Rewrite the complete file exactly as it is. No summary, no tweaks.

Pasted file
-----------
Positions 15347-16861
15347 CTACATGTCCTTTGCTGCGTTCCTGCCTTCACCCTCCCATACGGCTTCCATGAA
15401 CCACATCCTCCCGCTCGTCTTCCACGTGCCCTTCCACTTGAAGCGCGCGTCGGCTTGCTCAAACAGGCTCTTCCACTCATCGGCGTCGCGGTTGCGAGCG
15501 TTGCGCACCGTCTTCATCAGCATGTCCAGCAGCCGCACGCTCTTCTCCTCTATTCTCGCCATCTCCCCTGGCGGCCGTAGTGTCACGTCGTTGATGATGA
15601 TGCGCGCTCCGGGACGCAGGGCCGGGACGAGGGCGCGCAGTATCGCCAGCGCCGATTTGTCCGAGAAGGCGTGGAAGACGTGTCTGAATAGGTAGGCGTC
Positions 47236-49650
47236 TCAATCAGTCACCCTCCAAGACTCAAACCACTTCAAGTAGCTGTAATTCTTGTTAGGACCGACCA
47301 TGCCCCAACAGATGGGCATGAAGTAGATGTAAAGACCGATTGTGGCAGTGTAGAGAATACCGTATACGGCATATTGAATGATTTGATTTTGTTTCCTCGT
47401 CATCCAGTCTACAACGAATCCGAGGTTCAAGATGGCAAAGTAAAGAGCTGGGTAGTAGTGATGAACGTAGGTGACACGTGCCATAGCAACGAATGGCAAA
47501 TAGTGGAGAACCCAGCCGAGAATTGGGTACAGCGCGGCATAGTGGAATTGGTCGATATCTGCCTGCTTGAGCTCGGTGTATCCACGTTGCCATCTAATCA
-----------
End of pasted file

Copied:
Positions 15347-16861
15347 CTACATGTCCTTTGCTGCGTTCCTGCCTTCACCCTCCCATACGGCTTCCATGAA
15401 CCACATCCTCCCGCTCGTCTTCCACGTGCCCTTCCACTTGAAGCGCGCGTCGGCTTGCTCAAACAGGCTCTTCCACTCATCGGCGTCGCGGTTGCGAGCG
15501 TTGCGCACCGTCTTCATCAGCATGTCCAGCAGCCGCACGCTCTTCTCCTCTATTCTCGCCATCTCCCCTGGCGGCCGTAGTGTCACGTCGTTGATGATGA
15601 TGCGCGCTCCGGGACGCAGGGCCGGGACGAGGGCGCGCAGTATCGCCAGCGCCGATTTGTCCGAGAAGGCGTGGAAGACGTGTCTGAATAGGTAGGCGTC
Positions 47236-49650
47236 TCAATCAGTCACCCTCCAAGACTCAAACCACTTCAAGTAGCTGTAATTCTTGTTAGGACCGACCA
47301 TGCCCCAACAGATGGGCATGAAGTAGATGTAAAGACCGATTGTGGCAGTGTAGAGAATACCGTATACGGCATATTGAATGATTTGATTTTGTTTCCTCGT
47401 CATCCAGTCTACAACGAATCCGAGGTTCAAGATGGCAAAGTAAAGAGCTGGGTAGTAGTGATGAACGTAGGTGACACGTGCCATAGCAACGAATGGCAAA
47501 TAGTGGAGAACCCAGCCGAGAATTGGGTACAGCGCGGCATAGTGGAATTGGTCGATATCTGCCTGCTTGAGCTCGGTGTATCCACGTTGCCATCTAATCA